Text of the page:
​ORIGINAL PAPER

1. Nishijima H, Sugita M, Umezawa N, et al. Development of organ-specific autoimmunity by dysregulated Aire expression.
Immunol Cell Biol. 2022. Mar 21. doi: 10.1111/imcb.12546. Online ahead of print.

 

2. Morimoto J, Matsumoto M, Miyazawa R, et al. No major impact of two homologous proteins Ly6C1 and Ly6C2 on immune homeostasis.
Immunohorizons. 6: 202-210, 2022.

 

3. Morimoto J, Matsumoto M, Miyazawa R, et al. Aire suppresses CTLA-4 expression from the thymic stroma to control autoimmunity.
Cell Rep. 38 110384, 2022.

 

4. Nishijima H, Matsumoto M, Morimoto J, et al. Aire controls heterogeneity of medullary thymic epithelial cells for the expression of self-antigens.
J Immunol. 208: 303-320, 2022.

 

5. Matsumoto M, Tsuneyama K, Morimoto J, et al. Tissue-specific autoimmunity controlled by Aire in thymic and peripheral tolerance mechanism.

Int. Immunol. 32: 117-131, 2020.

6. Morimoto J, Nishikawa Y, Kakimoto T, et al. Aire controls in trans the production of medullary thymic epithelial cells expressing Ly-6C/Ly-6G. 

J. Immunol. 201: 3244-3257, 2018.

7. Nishijima H, Kajimoto T, Matsuoka Y, et al. Paradoxical development of polymyositis-like autoimmunity through augmented expression of autoimmune regulator (AIRE). 

J. Autoimmun. 86: 75-92, 2018.

8. Mouri Y, Ueda Y, Yamano T, et al. Mode of tolerance induction and requirement for Aire are governed by the cell types that express self-antigen and those that present antigen.

J. Immunol. 199: 3959-3971, 2017.

9. Kawano H, Nishijima H, Morimoto J, et al. Aire expression is inherent to most medullary thymic epithelial cells during their differentiation program. 
J. Immunol. 195: 5149-5158, 2015.

10. Nishijima H, Kitano S, Miyachi H, et al. Ectopic Aire expression in the thymic cortex reveals inherent properties of Aire as a tolerogenic factor within the medulla. 
J. Immunol. 195: 4641-4649, 2015. 

11. Mouri Y, Nishijima H, Kawano H, et al. NIK in thymic stroma establishes central tolerance by orchestrating cross-talk with not only thymocytes but also dendritic cells. 

J. Immunol. 193: 4356-4367, 2014.

12. Nishikawa Y, Nishijima H, Matsumoto M, et al. Temporal lineage tracing of Aire-expressing cells reveals a requirement for Aire in their maturation program.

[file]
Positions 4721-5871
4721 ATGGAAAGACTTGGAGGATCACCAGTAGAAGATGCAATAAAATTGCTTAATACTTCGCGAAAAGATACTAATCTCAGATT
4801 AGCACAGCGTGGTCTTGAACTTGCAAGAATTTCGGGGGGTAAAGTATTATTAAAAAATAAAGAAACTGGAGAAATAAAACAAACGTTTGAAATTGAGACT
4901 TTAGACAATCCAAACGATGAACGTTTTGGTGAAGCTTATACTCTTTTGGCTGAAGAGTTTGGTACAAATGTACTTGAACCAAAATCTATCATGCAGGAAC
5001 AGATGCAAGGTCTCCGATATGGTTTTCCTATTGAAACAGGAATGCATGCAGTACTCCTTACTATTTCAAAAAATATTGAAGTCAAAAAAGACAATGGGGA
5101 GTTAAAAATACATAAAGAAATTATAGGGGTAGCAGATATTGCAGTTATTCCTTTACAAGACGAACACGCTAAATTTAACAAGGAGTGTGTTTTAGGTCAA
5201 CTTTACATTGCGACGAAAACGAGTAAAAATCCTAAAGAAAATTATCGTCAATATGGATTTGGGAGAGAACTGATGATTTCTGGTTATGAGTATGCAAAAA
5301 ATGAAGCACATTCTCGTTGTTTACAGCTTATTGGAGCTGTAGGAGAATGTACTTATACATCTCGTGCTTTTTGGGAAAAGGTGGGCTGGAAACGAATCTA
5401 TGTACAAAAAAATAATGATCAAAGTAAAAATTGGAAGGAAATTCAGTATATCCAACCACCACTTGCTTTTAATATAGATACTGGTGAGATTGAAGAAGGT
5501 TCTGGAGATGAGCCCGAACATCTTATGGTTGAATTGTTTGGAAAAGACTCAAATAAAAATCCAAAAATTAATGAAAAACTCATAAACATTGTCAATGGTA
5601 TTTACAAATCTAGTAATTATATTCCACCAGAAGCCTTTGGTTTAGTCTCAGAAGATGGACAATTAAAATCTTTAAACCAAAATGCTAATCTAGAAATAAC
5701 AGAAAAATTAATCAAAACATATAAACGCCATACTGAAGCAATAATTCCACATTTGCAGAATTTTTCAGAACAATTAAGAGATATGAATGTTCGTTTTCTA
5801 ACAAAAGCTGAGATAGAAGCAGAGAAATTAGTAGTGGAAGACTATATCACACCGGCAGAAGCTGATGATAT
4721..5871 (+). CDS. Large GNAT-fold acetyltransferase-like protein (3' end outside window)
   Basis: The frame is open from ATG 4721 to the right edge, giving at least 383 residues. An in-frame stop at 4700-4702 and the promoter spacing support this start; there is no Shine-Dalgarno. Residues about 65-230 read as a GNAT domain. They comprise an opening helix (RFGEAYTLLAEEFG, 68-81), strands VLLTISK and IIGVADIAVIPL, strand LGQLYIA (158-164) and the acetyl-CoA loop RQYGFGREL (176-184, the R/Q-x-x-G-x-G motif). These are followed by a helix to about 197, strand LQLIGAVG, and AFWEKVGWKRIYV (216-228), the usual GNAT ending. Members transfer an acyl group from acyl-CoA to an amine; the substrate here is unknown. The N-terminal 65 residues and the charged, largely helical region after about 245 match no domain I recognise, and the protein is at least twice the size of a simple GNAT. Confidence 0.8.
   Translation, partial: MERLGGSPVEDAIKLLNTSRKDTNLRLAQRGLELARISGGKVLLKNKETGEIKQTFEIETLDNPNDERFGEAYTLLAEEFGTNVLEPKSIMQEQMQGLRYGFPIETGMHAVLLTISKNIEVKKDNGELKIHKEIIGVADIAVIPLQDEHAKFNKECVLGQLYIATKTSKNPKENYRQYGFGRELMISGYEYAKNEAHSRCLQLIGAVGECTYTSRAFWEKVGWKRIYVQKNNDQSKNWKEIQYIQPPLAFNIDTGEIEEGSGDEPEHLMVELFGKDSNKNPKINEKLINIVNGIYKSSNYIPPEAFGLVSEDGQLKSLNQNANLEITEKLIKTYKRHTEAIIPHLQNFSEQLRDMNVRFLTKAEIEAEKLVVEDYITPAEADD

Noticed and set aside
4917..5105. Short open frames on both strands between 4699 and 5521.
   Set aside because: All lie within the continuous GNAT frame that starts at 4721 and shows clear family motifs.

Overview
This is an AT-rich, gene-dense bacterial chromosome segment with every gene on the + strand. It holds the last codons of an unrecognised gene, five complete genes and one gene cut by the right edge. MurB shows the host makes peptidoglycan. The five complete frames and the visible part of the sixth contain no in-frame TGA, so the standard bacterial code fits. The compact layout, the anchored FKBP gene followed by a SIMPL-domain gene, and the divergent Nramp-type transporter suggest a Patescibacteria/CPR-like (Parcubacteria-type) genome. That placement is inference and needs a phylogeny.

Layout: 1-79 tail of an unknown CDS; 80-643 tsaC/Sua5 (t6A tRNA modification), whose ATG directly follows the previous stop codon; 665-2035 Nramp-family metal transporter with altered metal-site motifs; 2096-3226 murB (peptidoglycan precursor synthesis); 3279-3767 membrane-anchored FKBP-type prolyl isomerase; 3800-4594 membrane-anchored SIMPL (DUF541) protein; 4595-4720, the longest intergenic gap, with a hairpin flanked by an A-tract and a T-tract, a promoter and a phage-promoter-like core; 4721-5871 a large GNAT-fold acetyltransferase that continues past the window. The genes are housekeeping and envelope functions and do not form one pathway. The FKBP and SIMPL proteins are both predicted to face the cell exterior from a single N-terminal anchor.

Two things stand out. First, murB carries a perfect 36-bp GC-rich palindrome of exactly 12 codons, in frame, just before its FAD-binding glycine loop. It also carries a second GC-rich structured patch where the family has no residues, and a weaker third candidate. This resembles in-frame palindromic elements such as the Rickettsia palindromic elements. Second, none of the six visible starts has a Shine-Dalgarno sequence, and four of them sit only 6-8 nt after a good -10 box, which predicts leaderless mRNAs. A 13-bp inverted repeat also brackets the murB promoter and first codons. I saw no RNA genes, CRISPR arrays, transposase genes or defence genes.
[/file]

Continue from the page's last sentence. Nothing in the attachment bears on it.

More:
J. Immunol. 192: 2585-2592, 2014.

13. Mouri Y, Yano M, Shinzawa M, et al. Lymphotoxin signal promotes thymic organogenesis by eliciting RANK expression in the embryonic thymic stroma. 
J. Immunol. 186: 5047-5057, 2011.

14. Nishikawa Y, Hirota F, Yano M, et al. Biphasic Aire expression in early embryos and in medullary thymic epithelial cells before end-stage terminal differentiation. 
J. Exp. Med. 207: 963-971, 2010.

15. Matsumoto M. The role of autoimmune regulator (Aire) in the development of the immune system (Review). 

Microbes Infect. 11: 928-934, 2009.

 

16. Yano M, Kuroda N, Han H, et al. Aire controls the differentiation program of thymic epithelial cells in the medulla for the establishment of self-tolerance. 
J. Exp. Med. 205: 2827-2838, 2008.

17. Matsumoto M, Zhou Y, Matsuo S, et al. Targeted deletion of the murine corneodesmosin gene delineates its essential role in skin and hair physiology. 
Proc. Natl. Acad. Sci. USA 105: 6720-6724, 2008.

18. Niki S, Oshikawa K, Mouri Y, et al. Alteration of intra-pancreatic target-organ specificity by abrogation of Aire in NOD mice. 

J. Clin. Invest. 116: 1292-1301, 2006.

19. Kinoshita D, Hirota F, Kaisho T, et al. Essential role of IκB kinase α in thymic organogenesis required for the establishment of self-tolerance. 
J. Immunol. 176: 3995-4002, 2006.

20. Kuroda N, Mitani T, Takeda N, et al. Development of autoimmunity against transcriptionally unrepressed target antigen in the thymus of Aire-deficient mice.

J. Immunol. 174: 1862-1870, 2005.

21. Akiyoshi H, Hatakeyama S, Pitkanen J, et al. Subcellular expression of autoimmune regulator is organized in a spatiotemporal manner. 
J. Biol. Chem. 279: 33984-33991, 2004.

22. Kajiura F, Sun S, Nomura T, et al. NF-κB-inducing kinase establishes self-tolerance in a thymic stroma dependent manner. 

J. Immunol. 172:2067-2075, 2004.

23. Uchida D, Hatakeyama S, Matsushima A, et al. AIRE functions as an E3 ubiquitin ligase.

J. Exp. Med. 199:167-172, 2004.

24. Matsumoto M, Yamada T, Yoshinaga SK, et al. Essential role of NF-κB-inducing kinase in T cell activation through the TCR/CD3 pathway. 
J. Immunol. 169:1151-1158, 2002.

25. Matsushima A, Kaisho T, Rennert PD, et al. Essential role of NF-κB-inducing kinase and IκB-kinase α in NF-κB activation through lymphotoxin-β receptor, but not though TNF receptor-I. 

J. Exp. Med. 193:631-636, 2001.

26. Yamada T, Mitani T, Yorita K, et al. Abnormal immune function of homopoietic cells from alymphoplasia (aly) mice, natural strain with mutant NF-κB-inducing kinase. 
J. Immunol. 165:804-812, 2000.

27. Matsumoto M, Iwamasa K, Rennert PD, et al. Involvement of distinct cellular compartments in the abnormal lymphoid organogenesis in lymphotoxin-α-deficient mice and alymphoplasia (aly) mice defined by the chimeric analysis. 
J. Immunol. 163:1584-1591, 1999.

28. Matsumoto M, Fu Y-X, Molina H, et al. Distinct roles of lymphotoxin-α and the type I TNF receptor in the establishment of follicular dendritic cells from non-bone marrow-derived cells.

J. Exp. Med. 186: 1997-2004, 1997.

29. Matsumoto M, Fukuda W, Circolo A, et al. Abrogation of the alternative complement pathway by targeted deletion of murine factor B. 
Proc. Natl. Acad. Sci. USA 94: 8720-8725, 1997.

30. Matsumoto M, Lo SF, Carruthers CJL, et al. Affinity maturation without germinal centres in lymphotoxin-α-deficient mice. 

Nature 382: 462-466, 1996.

31. Matsumoto M, Mariathasan S, Nahm MH, et al. Role of lymphotoxin and the type I TNF receptor in the formation of germinal centers. 

Science 271: 1289-1291, 1996.